Walker calls for stakeholder transparency

Sir David Walker, the former chairman of Morgan Stanley International, yesterday called for greater transparency to their stakeholders from private equity-owned companies.

Walker, who was recently charged by the BVCA to chair a committee looking at issues of disclosure and transparency in the private equity industry, yesterday faced questions from the Treasury Select Committee.

He told the committee that a full consultative report based on the findings of the BVCA committee would be published on July 17 and was aimed exclusively at the larger buyout end, not venture capital or development capital.

“The industry has a significant influence in our economy and it has grown enormously in the last three years. But its attentiveness to stakeholders, which I think is legitimate in private equity, has not been matched by growth and we need to address that issue,” he argued.

According to Walker, the report will focus on a number of key areas including a voluntary code of reporting by portfolio companies and stronger generic communications by private equity firms themselves.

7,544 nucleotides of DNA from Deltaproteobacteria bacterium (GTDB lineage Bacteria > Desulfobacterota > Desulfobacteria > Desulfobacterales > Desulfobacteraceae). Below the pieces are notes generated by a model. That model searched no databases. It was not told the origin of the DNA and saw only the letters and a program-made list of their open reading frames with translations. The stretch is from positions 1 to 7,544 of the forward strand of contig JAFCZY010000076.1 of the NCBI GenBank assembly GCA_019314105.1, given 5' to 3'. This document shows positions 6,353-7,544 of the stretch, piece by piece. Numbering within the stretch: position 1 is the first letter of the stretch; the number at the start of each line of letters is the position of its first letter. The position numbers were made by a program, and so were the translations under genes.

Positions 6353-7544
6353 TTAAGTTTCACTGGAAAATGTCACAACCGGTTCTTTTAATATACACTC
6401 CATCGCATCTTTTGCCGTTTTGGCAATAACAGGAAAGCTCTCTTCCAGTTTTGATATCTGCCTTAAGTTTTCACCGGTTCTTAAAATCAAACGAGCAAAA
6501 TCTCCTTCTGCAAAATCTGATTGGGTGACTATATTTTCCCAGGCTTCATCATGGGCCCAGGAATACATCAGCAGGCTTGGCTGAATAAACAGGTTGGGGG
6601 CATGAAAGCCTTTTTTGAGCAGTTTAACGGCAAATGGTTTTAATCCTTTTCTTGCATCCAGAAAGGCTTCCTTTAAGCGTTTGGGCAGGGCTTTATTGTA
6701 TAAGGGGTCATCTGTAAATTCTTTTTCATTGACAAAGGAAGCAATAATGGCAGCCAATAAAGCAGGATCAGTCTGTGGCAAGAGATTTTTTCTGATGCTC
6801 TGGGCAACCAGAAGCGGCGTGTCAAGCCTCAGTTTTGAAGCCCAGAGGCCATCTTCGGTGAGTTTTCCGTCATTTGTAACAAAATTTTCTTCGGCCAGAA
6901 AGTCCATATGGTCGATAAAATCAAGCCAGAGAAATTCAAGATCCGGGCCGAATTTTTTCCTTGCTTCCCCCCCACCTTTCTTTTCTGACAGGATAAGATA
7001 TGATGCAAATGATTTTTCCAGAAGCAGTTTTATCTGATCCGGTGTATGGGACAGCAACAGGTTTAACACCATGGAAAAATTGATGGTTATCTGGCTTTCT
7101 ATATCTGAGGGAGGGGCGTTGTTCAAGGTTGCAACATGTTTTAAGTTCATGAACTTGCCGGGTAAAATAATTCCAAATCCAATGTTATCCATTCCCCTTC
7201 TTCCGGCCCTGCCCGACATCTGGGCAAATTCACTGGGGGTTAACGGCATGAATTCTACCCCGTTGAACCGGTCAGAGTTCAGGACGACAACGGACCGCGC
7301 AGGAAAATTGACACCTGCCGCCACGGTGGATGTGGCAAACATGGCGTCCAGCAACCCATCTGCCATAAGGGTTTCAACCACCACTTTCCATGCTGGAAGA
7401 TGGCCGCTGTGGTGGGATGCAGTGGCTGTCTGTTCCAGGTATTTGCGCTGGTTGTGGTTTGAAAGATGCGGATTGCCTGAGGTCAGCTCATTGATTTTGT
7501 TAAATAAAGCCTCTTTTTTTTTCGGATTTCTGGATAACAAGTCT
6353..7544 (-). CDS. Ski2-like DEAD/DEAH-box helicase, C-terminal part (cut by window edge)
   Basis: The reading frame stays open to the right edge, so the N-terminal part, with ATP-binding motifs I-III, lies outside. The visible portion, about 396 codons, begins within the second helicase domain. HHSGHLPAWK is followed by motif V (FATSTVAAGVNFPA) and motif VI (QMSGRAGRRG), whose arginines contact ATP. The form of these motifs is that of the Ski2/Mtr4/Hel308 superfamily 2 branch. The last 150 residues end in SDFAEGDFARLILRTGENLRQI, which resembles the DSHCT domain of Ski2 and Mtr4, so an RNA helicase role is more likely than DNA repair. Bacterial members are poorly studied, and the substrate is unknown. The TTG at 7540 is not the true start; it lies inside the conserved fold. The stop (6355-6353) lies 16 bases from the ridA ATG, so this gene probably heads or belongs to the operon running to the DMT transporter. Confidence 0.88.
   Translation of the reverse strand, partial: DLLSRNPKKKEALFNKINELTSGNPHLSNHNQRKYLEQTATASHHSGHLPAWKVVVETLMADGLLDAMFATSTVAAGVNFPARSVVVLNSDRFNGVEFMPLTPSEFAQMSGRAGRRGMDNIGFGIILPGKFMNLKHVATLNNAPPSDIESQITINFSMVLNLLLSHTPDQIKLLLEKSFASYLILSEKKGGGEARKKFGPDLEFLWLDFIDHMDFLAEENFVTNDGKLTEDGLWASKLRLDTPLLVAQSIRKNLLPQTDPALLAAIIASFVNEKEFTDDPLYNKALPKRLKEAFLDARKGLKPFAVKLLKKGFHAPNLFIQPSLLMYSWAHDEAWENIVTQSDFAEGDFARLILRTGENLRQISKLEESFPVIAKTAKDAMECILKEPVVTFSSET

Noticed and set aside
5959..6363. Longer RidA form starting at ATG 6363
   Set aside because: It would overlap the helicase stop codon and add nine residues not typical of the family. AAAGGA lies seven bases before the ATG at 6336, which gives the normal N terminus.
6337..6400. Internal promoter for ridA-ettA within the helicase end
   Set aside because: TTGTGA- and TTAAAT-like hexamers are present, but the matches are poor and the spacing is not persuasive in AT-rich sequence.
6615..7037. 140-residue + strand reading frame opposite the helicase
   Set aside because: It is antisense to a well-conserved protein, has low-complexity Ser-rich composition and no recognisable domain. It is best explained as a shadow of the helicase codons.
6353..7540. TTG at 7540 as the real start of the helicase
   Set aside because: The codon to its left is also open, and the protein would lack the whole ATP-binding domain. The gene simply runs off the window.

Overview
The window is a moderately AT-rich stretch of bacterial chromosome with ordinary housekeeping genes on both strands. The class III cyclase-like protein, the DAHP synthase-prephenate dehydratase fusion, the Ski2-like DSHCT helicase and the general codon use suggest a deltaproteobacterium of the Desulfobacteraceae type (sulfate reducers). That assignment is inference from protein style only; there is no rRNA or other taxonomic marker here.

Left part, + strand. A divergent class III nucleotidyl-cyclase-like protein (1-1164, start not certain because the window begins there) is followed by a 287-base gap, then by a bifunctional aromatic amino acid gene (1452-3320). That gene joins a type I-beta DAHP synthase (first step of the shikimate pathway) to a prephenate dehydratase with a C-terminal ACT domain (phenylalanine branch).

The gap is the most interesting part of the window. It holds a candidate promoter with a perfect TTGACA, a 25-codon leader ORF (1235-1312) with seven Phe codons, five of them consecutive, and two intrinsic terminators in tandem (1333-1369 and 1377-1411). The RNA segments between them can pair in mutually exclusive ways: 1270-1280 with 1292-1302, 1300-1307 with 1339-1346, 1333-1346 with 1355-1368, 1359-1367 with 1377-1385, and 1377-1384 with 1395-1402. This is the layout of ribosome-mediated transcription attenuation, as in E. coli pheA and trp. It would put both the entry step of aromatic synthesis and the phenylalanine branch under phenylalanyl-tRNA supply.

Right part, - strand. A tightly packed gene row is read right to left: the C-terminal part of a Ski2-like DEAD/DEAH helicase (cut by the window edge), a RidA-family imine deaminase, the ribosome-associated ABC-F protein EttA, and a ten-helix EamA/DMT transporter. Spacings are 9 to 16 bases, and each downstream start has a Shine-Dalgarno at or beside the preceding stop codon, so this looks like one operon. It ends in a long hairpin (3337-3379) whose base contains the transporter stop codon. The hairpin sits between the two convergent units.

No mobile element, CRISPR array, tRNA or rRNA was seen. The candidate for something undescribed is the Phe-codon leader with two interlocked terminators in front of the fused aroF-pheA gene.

“Also very importantly, given the partiality of the data availability, a more effective industry-wide collection of data and the promotion of good quality evidence based research,” he said.

Chairman of the select committee John McFall asked Walker at whom the report was targeted.

“In my mind, the report is available to anyone interested in the economy and the role of private equity in it,” Walker replied. “I expect it to be of particular interest to non-owner stakeholders such as employees, suppliers and customers.”

When asked if public scrutiny would be enough to make private equity firms conform to the voluntary code, Walker answered: “I am reluctant to put in place an enforcement capability to monitor the compliance to what I am proposing.

“The full force of public opinion will be very strong in this environment. I don’t think the focus on private equity will wither away, interest on the part of the unions and MPs and a better-informed media will continue to be intense. That scrutiny will be intense for anyone in this space.”

Sandrine Bradley